How to Use Next Generation Monitoring Location Pages
Learn how to use WDFN's Next Generation Monitoring Location Pages.
Date PostedSeptember 8, 2021Last UpdatedOctober 19, 2023
AuthorNicole Felts and Brad Garner
Reading Time8 minutesShare
Last updated April 7th, 2022
Welcome to our how-to guide for WDFN's Next Generation Monitoring Location Pages
Looking for guidance on how to use the NextGen pages? You’re in the right place! If you’re not familiar with our NextGen pages, check out this blog post. Throughout this document, unless otherwise noted, the example monitoring location is 01584050, which is associated with a STREAM in BALTIMORE COUNTY, MARYLAND.
New data are collected continuously. In an effort to make water data and information available to users as rapidly as possible, and until new data can be checked and reviewed and approved, the USGS releases data in near real-time in a provisional status. Provisional data are shown on graphs with a line color that is orange, and approved data are shown with a line color that is dark blue (these colors are subject to change). The color code legend for the graphs can be found below the graphs. When viewing the data in tabular form, the value “P” is provided for provisional data and “A” is provided for approved data in the field for “Data-value qualification code." The colors used on the graph are subject to change with the evolution of this product; we will update this guide as necessary. We encourage all users to familiarize themselves with the limitations of provisional data by reading the provision data statement linked below the hydrograph on each monitoring location page.
The links shown in the images below provide additional information about water data reliability, availability, and collection. Our provisional data statement is vital to correctly interpreting water data from USGS – make sure to give it a read!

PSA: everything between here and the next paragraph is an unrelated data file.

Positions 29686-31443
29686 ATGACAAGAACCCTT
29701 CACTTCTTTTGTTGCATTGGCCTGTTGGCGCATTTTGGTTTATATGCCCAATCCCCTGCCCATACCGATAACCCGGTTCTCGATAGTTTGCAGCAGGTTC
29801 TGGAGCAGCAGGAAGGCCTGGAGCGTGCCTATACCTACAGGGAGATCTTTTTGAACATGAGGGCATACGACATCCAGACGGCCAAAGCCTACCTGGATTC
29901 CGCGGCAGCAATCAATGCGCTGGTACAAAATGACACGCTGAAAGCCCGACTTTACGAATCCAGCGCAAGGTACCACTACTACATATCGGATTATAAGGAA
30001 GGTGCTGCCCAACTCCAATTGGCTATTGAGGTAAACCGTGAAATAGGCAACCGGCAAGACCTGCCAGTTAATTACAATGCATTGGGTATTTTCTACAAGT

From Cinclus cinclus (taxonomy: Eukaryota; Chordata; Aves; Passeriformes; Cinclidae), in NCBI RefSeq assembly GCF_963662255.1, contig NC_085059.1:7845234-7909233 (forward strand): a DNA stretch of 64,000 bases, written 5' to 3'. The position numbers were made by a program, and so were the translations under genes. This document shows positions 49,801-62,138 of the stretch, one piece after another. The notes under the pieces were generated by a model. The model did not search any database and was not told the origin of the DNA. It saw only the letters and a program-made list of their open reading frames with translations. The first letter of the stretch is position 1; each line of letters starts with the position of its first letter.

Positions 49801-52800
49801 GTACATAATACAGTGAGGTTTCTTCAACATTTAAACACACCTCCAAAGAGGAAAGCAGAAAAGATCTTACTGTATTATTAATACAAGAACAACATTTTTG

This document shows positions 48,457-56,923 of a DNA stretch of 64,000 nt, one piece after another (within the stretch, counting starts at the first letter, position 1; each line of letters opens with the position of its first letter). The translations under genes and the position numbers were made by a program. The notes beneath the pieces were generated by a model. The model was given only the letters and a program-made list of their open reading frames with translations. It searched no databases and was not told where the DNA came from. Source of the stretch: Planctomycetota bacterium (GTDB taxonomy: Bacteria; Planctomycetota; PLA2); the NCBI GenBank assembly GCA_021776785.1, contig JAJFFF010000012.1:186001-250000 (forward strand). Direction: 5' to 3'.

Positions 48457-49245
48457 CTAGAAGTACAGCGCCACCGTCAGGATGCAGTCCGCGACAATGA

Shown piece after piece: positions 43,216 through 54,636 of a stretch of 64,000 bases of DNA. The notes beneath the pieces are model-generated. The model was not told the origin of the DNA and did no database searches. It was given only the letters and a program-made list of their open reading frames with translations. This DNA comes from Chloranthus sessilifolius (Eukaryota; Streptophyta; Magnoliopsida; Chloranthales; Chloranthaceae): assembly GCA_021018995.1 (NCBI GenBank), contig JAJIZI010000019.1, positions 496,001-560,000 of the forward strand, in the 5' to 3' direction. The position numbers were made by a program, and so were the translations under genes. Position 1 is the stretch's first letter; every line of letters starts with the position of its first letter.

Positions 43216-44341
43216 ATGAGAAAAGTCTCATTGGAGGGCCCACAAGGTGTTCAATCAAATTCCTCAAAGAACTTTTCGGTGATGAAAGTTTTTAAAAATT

Interact with the Hydrograph
Move your computer mouse or tap your device’s screen over top of the plot to expose the date, time, and value on the graph.
Select ‘Compare to last year’ and / or ‘Display Median’ to add historical data and statistical data, when available. Note: Median is not computed for gage height, but it is sometimes available for other parameters.
Choose a 7-day, 30-day, or 1-year preset time span.
Consider viewing the period of record for the specific parameter beforehand. To choose a custom date range, click “change time span.” The date range of your choice will populate once you click the second “change time span.”
Drag the handles on the plot below the main plot to zoom in on a specific time frame. Drag the shortened window (shown in the highlighted red box below) to pan across other dates.
Download data by clicking on the “Retrieve data” tab, to the right of the “Change time span” tab. Select one of the three options, then click “Retrieve” at the bottom.
Below the hydrograph, under the header, “Select Data to Graph,” is the option to graph various available data parameters. Select one radio button at a time to display different data types available for each site.
This section provides hydrograph data in tabular format. Toggle this menu visible and invisible by clicking the horizontal line on the right, as noted by the red box.
Interact with the Map
Press and hold your cursor or finger on the map, then drag the cursor in any direction to move the focused view of the map.
Notice the red dots on the map, which indicate other nearby active monitoring locations, as indicated by the Legend in the bottom right corner of the map. You can click or tap on the red dots to view other locations.